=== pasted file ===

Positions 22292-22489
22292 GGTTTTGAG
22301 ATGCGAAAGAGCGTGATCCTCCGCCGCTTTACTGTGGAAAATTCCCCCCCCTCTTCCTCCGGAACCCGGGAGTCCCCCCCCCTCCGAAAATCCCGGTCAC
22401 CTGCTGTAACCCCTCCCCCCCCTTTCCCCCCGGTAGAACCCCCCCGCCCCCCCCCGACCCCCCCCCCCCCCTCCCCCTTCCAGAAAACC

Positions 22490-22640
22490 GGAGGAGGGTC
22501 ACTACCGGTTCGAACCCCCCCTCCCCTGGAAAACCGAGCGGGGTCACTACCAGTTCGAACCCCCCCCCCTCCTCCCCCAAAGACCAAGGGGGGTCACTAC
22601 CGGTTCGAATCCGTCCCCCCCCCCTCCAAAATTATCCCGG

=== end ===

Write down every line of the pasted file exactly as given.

Positions 22292-22489
22292 GGTTTTGAG
22301 ATGCGAAAGAGCGTGATCCTCCGCCGCTTTACTGTGGAAAATTCCCCCCCCTCTTCCTCCGGAACCCGGGAGTCCCCCCCCCTCCGAAAATCCCGGTCAC
22401 CTGCTGTAACCCCTCCCCCCCCTTTCCCCCCGGTAGAACCCCCCCGCCCCCCCCCGACCCCCCCCCCCCCCTCCCCCTTCCAGAAAACC

Positions 22490-22640
22490 GGAGGAGGGTC
22501 ACTACCGGTTCGAACCCCCCCTCCCCTGGAAAACCGAGCGGGGTCACTACCAGTTCGAACCCCCCCCCCTCCTCCCCCAAAGACCAAGGGGGGTCACTAC
22601 CGGTTCGAATCCGTCCCCCCCCCCTCCAAAATTATCCCGG